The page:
Green Religion

When Joelle Novey begins working with a church or synagogue, she typically meets after services with a small group in a circle of folding chairs for a discussion about climate change. The 38-year-old director of the D.C.-based affiliate of Interfaith Power & Light hopes the participants will be inspired to share what they learn, go green and advocate for policies to protect the environment.

Novey, who is Jewish and studied religion at Harvard University, frames environmentalism as a moral issue, rather than a partisan one, bringing people together to do what they can to save the planet.

A Silver Spring resident, Novey has been at the helm of the nonprofit for eight years. She says her organization has worked with more than 1,000 congregations in the area, including Silver Spring United Methodist Church, the Unitarian Universalist Congregation of Rockville and Bethesda’s Adat Shalom Reconstructionist Congregation.

Novey’s approach is grassroots and personal. When she leads a discussion about the environment, she encourages people to consider what could happen if nothing is done to mitigate climate change. Then she has everyone imagine that their congregation exists in “complete harmony with the natural world.” She asks them to share that vision for the future with others. Usually a “green sheep” lay leader emerges, and Novey helps the congregation plan energy-efficient steps, from giving up Styrofoam cups to installing solar panels.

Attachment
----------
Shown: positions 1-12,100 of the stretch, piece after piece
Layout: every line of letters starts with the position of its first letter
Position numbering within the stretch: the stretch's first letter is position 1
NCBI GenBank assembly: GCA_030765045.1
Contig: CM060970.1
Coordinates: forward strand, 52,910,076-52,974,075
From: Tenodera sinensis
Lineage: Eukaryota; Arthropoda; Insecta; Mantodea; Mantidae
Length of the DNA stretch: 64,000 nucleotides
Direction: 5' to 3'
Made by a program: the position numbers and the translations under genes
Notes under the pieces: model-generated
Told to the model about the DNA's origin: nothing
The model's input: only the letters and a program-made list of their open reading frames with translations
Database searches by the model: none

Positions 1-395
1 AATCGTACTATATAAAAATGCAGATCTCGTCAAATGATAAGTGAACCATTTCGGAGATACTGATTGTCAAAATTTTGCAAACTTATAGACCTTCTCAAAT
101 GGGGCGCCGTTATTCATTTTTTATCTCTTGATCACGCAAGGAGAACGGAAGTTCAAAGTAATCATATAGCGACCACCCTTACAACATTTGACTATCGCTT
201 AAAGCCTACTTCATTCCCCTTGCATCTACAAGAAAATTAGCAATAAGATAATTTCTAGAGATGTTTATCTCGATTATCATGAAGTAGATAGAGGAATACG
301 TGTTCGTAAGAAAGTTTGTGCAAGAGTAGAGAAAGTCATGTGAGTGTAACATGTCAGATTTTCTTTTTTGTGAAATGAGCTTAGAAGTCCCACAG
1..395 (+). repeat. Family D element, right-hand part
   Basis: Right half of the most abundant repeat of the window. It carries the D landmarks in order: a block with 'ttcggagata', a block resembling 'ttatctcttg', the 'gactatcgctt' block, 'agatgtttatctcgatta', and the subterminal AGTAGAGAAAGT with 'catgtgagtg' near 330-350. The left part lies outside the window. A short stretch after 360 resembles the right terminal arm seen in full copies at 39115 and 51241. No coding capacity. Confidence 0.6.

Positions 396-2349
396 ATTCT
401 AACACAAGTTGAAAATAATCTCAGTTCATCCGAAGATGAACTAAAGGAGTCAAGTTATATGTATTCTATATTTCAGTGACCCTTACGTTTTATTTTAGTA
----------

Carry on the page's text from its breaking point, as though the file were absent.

Novey also encourages religious communities to attend rallies for climate justice and to advocate for a strong climate policy. When people of faith speak up, she says, it elevates the issue and legislators respond. “This is such a huge problem. If you are just making personal or communal greening choices, none of that feels big enough to start to feel like you are getting at the scope of a global problem,” says Novey, who has supported initiatives such as the Maryland Clean Energy Jobs campaign, an effort to expand renewable energy in the state to 50 percent by 2030.


Beth Norcross, the founding director of the Center for Spirituality in Nature in Arlington, Virginia, and adjunct professor at Wesley Theological Seminary in the District, has worked closely with Novey. “Her real contribution has been to rally the congregations and to give faith a voice in the local legislatures,” Norcross says. “She lives and breathes this work 24/7.”